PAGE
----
A man in a suit stands at a podium with a group of people standing behind him.
Mayor Bruce Harrell unveiled his administration's new homelessness data dashboard in front of Dockside, an affordable housing building set to open in Green Lake. (Credit: Seattle Channel)

Cops often earn triple the salaries of Seattle’s social service workers; pay inequity is undermining the city’s response to homelessness.

Seattle’s response to homelessness hinges on workers earning about $40,000 per year. Is it any wonder then that hundreds of positions remain unfilled, turnover is high, and the city’s dream of ending the homelessness crisis continues to be a fantasy? We’re simply not putting our money where our mouth is when it comes to ending the homelessness crisis. It’s time for that to change.

Mayor Bruce Harrell holds the key to solving this issue. When still a city councilmember, Harrell voted to pay homelessness service workers better wages, locking in inflationary adjustments. But the budget he proposed last month reneges on this commitment and trims the raises they were scheduled to make, thereby balancing the budget on the backs of those frontline workers. Not all agencies were asked to make such sacrifices. In fact, lateral hires at the Seattle Police Department (SPD) are in line for $30,000 bonuses, a sum nearly as large as an entire year’s salary for many social service providers.

Meanwhile, the trimmed raises to social service workers effectively amount to a pay cut in a time of steep inflation, advocates for homeless people have argued. This puts these workers at risk of falling into homelessness themselves. The National Low Income Housing Coalition calculates a worker would need to make about $39 an hour, or roughly $81,000 a year to afford a two-bedroom apartment in the Seattle metropolitan area. That’s double what many of Seattle’s contracted social service workers make.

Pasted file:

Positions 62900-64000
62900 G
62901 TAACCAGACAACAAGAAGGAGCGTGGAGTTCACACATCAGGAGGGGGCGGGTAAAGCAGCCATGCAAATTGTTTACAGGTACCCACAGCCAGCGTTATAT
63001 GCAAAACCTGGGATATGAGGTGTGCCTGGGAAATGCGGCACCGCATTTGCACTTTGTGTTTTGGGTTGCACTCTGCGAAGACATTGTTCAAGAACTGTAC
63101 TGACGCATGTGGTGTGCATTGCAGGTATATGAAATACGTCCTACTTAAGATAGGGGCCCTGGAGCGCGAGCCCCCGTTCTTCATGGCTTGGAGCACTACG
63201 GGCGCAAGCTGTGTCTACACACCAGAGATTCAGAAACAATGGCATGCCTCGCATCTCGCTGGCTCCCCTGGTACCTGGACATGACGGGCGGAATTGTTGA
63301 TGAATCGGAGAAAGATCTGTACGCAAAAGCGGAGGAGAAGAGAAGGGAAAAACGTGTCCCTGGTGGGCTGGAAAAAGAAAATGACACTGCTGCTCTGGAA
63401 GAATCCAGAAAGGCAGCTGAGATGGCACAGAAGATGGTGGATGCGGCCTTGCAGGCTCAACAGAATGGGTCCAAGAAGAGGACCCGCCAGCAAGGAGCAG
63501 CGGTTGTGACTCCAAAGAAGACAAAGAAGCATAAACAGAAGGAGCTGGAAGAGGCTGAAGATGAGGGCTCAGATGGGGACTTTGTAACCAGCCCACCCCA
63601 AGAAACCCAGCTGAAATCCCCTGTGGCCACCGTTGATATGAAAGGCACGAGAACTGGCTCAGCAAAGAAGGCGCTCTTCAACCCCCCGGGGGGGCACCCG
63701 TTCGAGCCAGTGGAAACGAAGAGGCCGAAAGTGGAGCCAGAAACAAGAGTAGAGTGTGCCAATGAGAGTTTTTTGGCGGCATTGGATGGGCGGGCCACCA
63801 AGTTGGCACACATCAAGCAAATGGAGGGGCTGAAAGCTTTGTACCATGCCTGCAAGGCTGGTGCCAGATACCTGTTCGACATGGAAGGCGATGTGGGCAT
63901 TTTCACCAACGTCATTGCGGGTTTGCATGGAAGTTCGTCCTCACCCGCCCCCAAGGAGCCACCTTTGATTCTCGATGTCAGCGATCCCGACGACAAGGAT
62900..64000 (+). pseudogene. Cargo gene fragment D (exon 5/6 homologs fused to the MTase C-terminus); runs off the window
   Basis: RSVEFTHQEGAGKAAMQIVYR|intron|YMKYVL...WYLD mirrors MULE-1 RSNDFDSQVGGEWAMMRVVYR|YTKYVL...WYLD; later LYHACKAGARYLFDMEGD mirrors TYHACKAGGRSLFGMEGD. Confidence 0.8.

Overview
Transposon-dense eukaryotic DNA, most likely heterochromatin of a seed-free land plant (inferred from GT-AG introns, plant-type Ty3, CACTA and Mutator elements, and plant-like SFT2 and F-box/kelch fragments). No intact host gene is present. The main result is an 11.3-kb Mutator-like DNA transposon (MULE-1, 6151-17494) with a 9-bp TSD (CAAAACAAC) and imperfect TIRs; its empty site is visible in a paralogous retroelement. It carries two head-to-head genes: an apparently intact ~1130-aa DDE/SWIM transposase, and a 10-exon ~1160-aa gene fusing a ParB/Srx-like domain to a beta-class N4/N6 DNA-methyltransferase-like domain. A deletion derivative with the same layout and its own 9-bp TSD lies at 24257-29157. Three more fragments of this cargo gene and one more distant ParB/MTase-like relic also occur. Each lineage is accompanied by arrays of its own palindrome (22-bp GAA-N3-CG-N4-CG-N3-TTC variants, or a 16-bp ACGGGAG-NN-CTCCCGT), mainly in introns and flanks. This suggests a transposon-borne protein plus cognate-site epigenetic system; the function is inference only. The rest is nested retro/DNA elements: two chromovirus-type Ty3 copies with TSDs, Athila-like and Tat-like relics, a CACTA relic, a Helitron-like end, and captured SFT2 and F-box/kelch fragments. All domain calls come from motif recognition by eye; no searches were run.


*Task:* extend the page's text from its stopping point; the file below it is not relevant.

“It’s unacceptable that workers working 24 hours a day with people in crisis are unstably housed themselves,” said Jessie Friedmann, director of public policy at YouthCare, which she said has a 70% staff turnover rate, the Seattle Times reported.

One common justification for high police officer wages often is that they face danger, risk their lives, and deal with stressful situations in the course of their job. Human service workers, however, may face similar dangers given the mental health issues facing a significant portion of their client base, and yet they are paid a fraction of what police officers make. The Seattle Times analyzed SPD compensation in 2019 and found median gross pay of $153,000 for sworn officers, with some pulling in much more than that, buoyed in part by back pay negotiated in their 2018 contract.